During the flight she retrieved 2 of her items and placed them at her feet - not under the seat - but at her feet. Seated in exit row 27C and there they remained until we reached the gate in ATL. Violation for exit row seating again either not observed or ignored by crew. Where was I? Right across at 27D so I was witness to all this drama and it was unacceptable. If someone "ballsy" enough had challenged her as a late boarding passenger and handled her bag issues before she ever stepped foot on the plane we would all have been spared the scenario....and the delay.
I travel with 2 items. A rollerboard and a backpack but I understand the Farkel Families and others are traveling under different circumstances and trying to save $$ will push the carry-on rule issue. A family of 4 traveling to MCO do not want to spend $100 each way for baggage, and us frequent flyers are not keen on waiting for a bag after a long week/day and flight. Not to speak of those lessons learned when the bag goes astray.
So the monster grows. Is there really enough space if every person traveled with just one bag and one personal item? On the average DL aircraft, that would be bin space for 100+ rollerboards if every personal item could fit under the seat. Maybe "ballsy" is not the answer but a rationalization of what the aircraft can physically accomodate safely is more the issue beyond a customer service perspective. I don't like having all that stuff over my head anyway, but I'm part of that monster too aren't I?
No easy solution to a very sensitive subject for airline employee and customer alike. My kudo's again to all crew who deal with this stuff everyday.
I'm headed home Friday night so have my bin ready.......



watch what you want. you may get it.
User currently offlineFlyASAGuy2005 From United States of America, joined Sep 2007, 7004 posts, RR: 11
Reply 20, posted (2 years 6 months 1 week 4 days 2 hours ago) and read 20081 times:

I also place a certan amount of burden on gate agents. Sure there's a 1/1 rule with TSA but pre.screening machines, everyone's putting their things on the rollers then on the belt. At the gate, the agents need to be monitoring that everyone only has one carryon bag plus one personal item. Don't know about other airlines but from what I've seen, they're pretty strict about the one carryon plus a purse/laptop bag, etc.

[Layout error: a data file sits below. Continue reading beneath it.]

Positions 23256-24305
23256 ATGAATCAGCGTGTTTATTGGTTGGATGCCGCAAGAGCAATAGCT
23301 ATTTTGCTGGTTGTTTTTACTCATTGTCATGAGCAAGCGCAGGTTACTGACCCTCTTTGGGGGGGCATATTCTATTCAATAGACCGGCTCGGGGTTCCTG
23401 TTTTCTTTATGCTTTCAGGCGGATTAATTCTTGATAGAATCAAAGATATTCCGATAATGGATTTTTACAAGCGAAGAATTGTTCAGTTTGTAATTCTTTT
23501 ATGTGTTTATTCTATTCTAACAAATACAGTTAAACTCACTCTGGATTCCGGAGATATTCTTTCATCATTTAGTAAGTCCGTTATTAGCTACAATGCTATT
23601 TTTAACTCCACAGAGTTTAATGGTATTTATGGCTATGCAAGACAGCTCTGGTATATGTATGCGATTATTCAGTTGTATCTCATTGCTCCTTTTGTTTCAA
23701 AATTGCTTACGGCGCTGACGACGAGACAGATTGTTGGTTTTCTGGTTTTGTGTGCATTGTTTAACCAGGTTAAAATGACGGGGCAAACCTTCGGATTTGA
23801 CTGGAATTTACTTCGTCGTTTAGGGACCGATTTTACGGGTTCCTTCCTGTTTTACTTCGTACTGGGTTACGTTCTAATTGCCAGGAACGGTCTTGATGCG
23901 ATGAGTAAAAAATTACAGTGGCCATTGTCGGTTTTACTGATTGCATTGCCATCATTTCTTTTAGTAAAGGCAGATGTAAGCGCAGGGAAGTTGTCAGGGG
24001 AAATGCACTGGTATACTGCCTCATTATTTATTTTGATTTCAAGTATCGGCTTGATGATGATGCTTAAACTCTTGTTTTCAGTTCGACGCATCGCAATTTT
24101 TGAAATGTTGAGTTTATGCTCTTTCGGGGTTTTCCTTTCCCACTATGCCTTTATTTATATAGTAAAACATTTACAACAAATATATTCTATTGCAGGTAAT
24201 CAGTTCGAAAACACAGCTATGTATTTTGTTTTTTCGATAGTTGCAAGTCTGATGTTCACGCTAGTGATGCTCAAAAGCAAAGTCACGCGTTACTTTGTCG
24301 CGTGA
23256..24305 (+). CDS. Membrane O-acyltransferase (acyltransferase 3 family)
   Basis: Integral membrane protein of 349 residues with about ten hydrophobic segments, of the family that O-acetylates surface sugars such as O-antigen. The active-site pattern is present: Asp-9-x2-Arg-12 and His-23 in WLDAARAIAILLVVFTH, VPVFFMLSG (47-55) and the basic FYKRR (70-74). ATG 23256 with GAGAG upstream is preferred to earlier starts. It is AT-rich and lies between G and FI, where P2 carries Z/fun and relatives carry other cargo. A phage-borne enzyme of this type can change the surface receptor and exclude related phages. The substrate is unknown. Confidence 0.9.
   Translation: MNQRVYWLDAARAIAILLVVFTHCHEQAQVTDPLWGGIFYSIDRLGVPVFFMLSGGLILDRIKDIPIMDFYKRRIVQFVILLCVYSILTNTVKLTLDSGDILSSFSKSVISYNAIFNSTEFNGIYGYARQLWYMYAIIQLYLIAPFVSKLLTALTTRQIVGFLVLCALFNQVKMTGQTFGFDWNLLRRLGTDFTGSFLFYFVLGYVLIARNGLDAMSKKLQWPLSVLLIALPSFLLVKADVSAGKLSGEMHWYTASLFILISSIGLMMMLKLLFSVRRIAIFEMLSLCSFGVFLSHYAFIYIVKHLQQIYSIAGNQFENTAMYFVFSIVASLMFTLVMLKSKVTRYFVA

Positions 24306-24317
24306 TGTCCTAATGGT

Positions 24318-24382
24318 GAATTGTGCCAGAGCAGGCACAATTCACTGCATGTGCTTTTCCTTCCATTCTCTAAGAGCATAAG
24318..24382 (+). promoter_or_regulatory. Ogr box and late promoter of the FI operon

Now, as the gate checks, it is out of control and it's the airlines' fault. Let's just say everyone only has one rollerboard which is usually the case from what I've seen, there's still not enough room. Look at the MD88. Only the port side can accommodate full size rollaboards wheels or handles out. On the other side they have to be turned to the side which takes up tons more room. Its not uncommon to have 10-15 gate checks on a full Mad Dog.



What gets measured gets done.
User currently offlineflyboy80 From United States of America, joined Jul 2001, 1875 posts, RR: 3
Reply 21, posted (2 years 6 months 1 week 4 days 2 hours ago) and read 20079 times:

Quoting ScottB (Reply 12):
I disagree. The job of the TSA is to screen passengers and their bags for items which would threaten air transportation security, not to act as the bag-size police because gate agents and flight attendants don't want to have to confront passengers who are already unhappy with their employers' policies. If an airline wants to force its own passengers through another baggage-size check prior to security -- and pay for that -- then fine.

Baggage quanity through the checkpoint has everything to do with security directly and therefore should be monitored directly by the TSA as a first line of control as to the quanity of items which are entering the area WHICH THEY ARE IN CHARGE OF KEEPING SECURE and void of threatening/dangerous/whatever items...


User currently offlineGT4EZY From United Kingdom, joined Dec 2007, 1760 posts, RR: 3
Reply 22, posted (2 years 6 months 1 week 4 days 2 hours ago) and read 20053 times: